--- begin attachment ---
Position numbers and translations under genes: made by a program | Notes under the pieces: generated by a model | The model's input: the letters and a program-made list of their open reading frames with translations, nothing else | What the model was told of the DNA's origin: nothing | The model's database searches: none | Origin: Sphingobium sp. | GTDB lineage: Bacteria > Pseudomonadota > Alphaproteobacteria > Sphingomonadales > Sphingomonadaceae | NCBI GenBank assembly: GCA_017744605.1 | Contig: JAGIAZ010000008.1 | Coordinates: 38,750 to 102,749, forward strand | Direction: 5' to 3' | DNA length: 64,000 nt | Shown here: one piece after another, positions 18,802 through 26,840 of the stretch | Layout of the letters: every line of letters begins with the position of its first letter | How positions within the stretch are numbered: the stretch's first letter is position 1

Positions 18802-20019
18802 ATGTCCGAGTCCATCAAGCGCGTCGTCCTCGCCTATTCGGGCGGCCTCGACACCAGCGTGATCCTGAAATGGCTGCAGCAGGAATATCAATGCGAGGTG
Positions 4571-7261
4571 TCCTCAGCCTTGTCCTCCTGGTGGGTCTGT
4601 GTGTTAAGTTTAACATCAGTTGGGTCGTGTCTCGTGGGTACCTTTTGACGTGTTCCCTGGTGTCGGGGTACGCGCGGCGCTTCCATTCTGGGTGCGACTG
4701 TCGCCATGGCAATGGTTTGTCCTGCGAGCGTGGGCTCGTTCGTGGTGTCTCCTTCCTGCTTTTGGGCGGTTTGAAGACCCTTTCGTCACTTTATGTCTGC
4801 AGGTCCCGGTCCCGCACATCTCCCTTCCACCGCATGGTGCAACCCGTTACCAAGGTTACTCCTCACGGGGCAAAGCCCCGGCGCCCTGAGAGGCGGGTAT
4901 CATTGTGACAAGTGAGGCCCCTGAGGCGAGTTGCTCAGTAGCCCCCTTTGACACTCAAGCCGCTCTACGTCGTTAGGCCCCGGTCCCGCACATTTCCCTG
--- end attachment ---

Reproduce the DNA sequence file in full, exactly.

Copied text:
Position numbers and translations under genes: made by a program | Notes under the pieces: generated by a model | The model's input: the letters and a program-made list of their open reading frames with translations, nothing else | What the model was told of the DNA's origin: nothing | The model's database searches: none | Origin: Sphingobium sp. | GTDB lineage: Bacteria > Pseudomonadota > Alphaproteobacteria > Sphingomonadales > Sphingomonadaceae | NCBI GenBank assembly: GCA_017744605.1 | Contig: JAGIAZ010000008.1 | Coordinates: 38,750 to 102,749, forward strand | Direction: 5' to 3' | DNA length: 64,000 nt | Shown here: one piece after another, positions 18,802 through 26,840 of the stretch | Layout of the letters: every line of letters begins with the position of its first letter | How positions within the stretch are numbered: the stretch's first letter is position 1

Positions 18802-20019
18802 ATGTCCGAGTCCATCAAGCGCGTCGTCCTCGCCTATTCGGGCGGCCTCGACACCAGCGTGATCCTGAAATGGCTGCAGCAGGAATATCAATGCGAGGTG
Positions 4571-7261
4571 TCCTCAGCCTTGTCCTCCTGGTGGGTCTGT
4601 GTGTTAAGTTTAACATCAGTTGGGTCGTGTCTCGTGGGTACCTTTTGACGTGTTCCCTGGTGTCGGGGTACGCGCGGCGCTTCCATTCTGGGTGCGACTG
4701 TCGCCATGGCAATGGTTTGTCCTGCGAGCGTGGGCTCGTTCGTGGTGTCTCCTTCCTGCTTTTGGGCGGTTTGAAGACCCTTTCGTCACTTTATGTCTGC
4801 AGGTCCCGGTCCCGCACATCTCCCTTCCACCGCATGGTGCAACCCGTTACCAAGGTTACTCCTCACGGGGCAAAGCCCCGGCGCCCTGAGAGGCGGGTAT
4901 CATTGTGACAAGTGAGGCCCCTGAGGCGAGTTGCTCAGTAGCCCCCTTTGACACTCAAGCCGCTCTACGTCGTTAGGCCCCGGTCCCGCACATTTCCCTG